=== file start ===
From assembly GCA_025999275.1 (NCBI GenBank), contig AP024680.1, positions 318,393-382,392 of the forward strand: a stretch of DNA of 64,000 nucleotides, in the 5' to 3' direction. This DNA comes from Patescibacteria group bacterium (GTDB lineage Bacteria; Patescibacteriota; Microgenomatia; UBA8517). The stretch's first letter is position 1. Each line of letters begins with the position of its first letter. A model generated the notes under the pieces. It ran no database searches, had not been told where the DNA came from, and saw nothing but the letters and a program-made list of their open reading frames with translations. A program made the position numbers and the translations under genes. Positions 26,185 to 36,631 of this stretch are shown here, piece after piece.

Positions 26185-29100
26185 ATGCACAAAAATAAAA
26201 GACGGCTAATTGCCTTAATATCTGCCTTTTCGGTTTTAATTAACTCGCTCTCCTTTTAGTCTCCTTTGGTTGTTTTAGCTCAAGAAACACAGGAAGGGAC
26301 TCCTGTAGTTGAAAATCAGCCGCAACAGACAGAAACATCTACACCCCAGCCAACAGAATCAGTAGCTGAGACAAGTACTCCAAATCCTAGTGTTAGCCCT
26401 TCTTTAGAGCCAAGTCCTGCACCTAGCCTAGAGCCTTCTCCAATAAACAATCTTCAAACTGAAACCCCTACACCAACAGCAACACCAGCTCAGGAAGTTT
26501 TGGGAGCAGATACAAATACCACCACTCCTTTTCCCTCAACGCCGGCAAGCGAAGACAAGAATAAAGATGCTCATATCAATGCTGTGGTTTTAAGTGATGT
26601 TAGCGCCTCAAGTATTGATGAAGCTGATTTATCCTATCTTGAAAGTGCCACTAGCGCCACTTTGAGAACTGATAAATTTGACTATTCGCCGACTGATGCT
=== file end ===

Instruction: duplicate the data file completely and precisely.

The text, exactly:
From assembly GCA_025999275.1 (NCBI GenBank), contig AP024680.1, positions 318,393-382,392 of the forward strand: a stretch of DNA of 64,000 nucleotides, in the 5' to 3' direction. This DNA comes from Patescibacteria group bacterium (GTDB lineage Bacteria; Patescibacteriota; Microgenomatia; UBA8517). The stretch's first letter is position 1. Each line of letters begins with the position of its first letter. A model generated the notes under the pieces. It ran no database searches, had not been told where the DNA came from, and saw nothing but the letters and a program-made list of their open reading frames with translations. A program made the position numbers and the translations under genes. Positions 26,185 to 36,631 of this stretch are shown here, piece after piece.

Positions 26185-29100
26185 ATGCACAAAAATAAAA
26201 GACGGCTAATTGCCTTAATATCTGCCTTTTCGGTTTTAATTAACTCGCTCTCCTTTTAGTCTCCTTTGGTTGTTTTAGCTCAAGAAACACAGGAAGGGAC
26301 TCCTGTAGTTGAAAATCAGCCGCAACAGACAGAAACATCTACACCCCAGCCAACAGAATCAGTAGCTGAGACAAGTACTCCAAATCCTAGTGTTAGCCCT
26401 TCTTTAGAGCCAAGTCCTGCACCTAGCCTAGAGCCTTCTCCAATAAACAATCTTCAAACTGAAACCCCTACACCAACAGCAACACCAGCTCAGGAAGTTT
26501 TGGGAGCAGATACAAATACCACCACTCCTTTTCCCTCAACGCCGGCAAGCGAAGACAAGAATAAAGATGCTCATATCAATGCTGTGGTTTTAAGTGATGT
26601 TAGCGCCTCAAGTATTGATGAAGCTGATTTATCCTATCTTGAAAGTGCCACTAGCGCCACTTTGAGAACTGATAAATTTGACTATTCGCCGACTGATGCT